Tunisian authorities look forward to attracting 10 million tourists by 2020 and have set a new ambitious strategy to reach this goal. The plan seeks to double tourism revenues which reached $1 billion last year.
According to Tunisian tourism ministry, the number of tourists increased by 30 per cent during the first three months of this year compared to the corresponding period of 2016, due to the return of traditional markets, especially Germany and France.
Tunisian tourism has suffered a severe decline in the years following the 2011 revolution. The worst was in 2015 when there were three terrorist attacks in the country, two of them in tourist areas.
Tunisia’s economy has been battered by political instability that ensued the toppling of Tunisia’s long ruling dictator Ben Ali in 2011. The North African country is struggling with terrorists on its borders, increasing unemployment rates, falling currency, decreasing phosphates production and dwindling tourism returns.
According to the Organization for Economic Cooperation and Development, 40 pc of Tunisians under the age of 35 are unemployed, a rate higher even than in Egypt. The disparities that led to the overthrow of President Zine el-Abidine Ben Ali in 2011 have only grown worse.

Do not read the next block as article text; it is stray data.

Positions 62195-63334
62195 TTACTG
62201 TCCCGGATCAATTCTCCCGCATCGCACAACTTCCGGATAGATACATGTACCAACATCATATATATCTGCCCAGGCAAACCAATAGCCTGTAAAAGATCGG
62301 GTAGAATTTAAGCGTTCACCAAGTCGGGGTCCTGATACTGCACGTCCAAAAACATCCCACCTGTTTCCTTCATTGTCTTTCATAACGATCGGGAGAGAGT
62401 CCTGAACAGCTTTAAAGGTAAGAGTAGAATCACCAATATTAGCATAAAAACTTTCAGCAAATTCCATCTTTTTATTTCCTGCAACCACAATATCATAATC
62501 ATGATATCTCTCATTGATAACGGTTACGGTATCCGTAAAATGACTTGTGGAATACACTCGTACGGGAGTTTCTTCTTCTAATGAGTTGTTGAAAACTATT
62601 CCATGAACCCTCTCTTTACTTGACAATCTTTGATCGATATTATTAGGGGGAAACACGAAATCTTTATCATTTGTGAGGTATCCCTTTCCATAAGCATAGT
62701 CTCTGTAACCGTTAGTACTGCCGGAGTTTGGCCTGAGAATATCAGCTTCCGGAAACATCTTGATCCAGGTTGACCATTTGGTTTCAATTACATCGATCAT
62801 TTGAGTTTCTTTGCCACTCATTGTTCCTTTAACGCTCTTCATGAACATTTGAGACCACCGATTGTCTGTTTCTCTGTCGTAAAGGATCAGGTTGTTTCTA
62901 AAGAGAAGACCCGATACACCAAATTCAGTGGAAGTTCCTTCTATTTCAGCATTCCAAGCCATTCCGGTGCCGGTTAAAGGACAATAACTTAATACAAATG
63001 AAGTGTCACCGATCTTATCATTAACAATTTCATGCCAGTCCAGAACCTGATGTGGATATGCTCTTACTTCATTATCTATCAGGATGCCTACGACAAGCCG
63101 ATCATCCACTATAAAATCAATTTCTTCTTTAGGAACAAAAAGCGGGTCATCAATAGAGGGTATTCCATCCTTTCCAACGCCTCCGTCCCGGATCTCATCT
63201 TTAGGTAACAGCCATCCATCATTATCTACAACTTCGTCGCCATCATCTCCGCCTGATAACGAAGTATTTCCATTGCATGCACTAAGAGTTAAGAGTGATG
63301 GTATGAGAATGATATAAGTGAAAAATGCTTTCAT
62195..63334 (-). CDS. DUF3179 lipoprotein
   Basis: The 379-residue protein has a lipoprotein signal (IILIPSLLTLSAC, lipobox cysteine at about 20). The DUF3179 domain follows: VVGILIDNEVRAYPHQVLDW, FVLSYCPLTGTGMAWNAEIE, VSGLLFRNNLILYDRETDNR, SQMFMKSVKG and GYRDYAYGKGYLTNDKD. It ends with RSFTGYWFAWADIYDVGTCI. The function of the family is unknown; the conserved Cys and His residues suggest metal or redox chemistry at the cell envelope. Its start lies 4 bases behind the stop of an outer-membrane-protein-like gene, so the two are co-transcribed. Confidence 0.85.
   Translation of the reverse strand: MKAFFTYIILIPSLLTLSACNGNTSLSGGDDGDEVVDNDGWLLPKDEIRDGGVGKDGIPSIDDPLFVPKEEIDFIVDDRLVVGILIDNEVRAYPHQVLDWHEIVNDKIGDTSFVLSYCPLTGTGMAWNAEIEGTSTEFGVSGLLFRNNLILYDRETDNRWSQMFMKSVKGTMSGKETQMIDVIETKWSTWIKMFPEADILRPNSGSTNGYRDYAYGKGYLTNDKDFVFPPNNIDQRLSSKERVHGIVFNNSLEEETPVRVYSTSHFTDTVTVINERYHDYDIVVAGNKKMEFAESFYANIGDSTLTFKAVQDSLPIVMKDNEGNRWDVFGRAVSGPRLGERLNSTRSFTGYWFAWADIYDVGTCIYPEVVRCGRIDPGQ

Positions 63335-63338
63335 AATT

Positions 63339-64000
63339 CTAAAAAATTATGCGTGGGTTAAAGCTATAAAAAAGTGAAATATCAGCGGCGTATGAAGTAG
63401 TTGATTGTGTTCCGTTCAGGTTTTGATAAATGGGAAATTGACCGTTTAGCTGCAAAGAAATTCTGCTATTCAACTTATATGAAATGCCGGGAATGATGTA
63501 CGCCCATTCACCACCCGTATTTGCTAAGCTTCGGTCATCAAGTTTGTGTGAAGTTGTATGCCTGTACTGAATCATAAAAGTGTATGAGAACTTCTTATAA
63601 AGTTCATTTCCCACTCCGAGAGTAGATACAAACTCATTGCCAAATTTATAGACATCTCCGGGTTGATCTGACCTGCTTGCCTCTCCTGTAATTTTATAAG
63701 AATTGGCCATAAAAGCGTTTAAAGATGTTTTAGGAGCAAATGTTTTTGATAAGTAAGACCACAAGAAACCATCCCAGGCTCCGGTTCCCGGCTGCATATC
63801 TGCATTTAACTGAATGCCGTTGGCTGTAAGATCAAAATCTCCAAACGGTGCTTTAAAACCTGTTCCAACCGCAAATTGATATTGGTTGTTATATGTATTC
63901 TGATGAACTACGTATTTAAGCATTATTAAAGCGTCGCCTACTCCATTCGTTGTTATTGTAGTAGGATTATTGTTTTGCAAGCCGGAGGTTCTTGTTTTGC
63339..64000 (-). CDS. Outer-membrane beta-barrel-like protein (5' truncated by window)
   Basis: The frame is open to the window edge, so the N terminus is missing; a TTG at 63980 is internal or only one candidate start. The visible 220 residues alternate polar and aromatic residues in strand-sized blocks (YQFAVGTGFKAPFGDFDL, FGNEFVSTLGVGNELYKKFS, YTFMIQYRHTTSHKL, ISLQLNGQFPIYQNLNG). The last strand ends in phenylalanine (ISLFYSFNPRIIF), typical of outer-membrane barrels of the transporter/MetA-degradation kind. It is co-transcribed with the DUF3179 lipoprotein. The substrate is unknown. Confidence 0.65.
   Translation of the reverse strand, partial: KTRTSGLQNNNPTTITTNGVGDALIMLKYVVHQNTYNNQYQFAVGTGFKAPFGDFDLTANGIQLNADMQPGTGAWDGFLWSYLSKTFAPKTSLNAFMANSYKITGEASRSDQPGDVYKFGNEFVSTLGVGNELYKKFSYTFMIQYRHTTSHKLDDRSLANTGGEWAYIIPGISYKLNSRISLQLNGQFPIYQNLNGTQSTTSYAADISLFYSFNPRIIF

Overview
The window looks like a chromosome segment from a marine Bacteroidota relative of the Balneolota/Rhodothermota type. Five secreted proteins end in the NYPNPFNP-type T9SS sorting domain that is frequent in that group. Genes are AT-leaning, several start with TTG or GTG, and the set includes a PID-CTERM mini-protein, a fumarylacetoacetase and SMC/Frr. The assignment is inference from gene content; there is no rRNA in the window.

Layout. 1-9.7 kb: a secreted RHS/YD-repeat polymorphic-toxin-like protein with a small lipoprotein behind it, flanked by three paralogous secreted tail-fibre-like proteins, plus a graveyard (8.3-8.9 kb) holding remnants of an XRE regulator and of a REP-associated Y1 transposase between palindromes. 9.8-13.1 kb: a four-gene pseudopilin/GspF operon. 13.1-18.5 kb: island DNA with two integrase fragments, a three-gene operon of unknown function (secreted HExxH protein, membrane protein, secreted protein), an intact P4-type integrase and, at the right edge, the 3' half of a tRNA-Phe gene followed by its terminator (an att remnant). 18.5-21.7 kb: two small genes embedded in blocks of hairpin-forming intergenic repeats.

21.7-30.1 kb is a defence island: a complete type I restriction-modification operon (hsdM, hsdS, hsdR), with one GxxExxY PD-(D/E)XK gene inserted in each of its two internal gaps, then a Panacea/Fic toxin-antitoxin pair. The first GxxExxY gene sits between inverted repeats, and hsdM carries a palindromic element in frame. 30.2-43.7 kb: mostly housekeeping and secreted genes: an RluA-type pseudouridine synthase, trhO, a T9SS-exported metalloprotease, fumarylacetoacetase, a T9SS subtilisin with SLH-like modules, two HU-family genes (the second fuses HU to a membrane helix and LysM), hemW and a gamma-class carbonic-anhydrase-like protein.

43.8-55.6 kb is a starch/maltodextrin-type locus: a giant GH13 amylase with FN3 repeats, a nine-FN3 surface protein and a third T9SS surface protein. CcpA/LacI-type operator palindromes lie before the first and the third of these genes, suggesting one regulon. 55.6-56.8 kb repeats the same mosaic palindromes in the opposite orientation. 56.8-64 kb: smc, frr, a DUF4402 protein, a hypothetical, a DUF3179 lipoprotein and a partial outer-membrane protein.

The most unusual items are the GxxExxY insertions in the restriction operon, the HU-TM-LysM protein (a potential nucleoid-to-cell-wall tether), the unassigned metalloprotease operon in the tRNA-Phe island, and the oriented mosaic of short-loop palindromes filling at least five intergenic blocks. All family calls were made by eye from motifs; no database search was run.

To meet social and economic woes, the Tunisian government worked out a national development plan, focusing on industries such as aircraft and car components, textiles, tourism, health and education.
But the challenge is that the five-year plan needs a $ 60 billion investment, 60 per cent of which Tunis hopes to raise from the private sector. The authorities enacted a new investment code, offering tax breaks and a more streamlined process for foreign direct investment, and paved the way for public-private partnerships in areas such as renewable energies…
Now, the big question mark for Tunisians is that will foreign investors come to the country in a region where terrorism threat is sprawling ?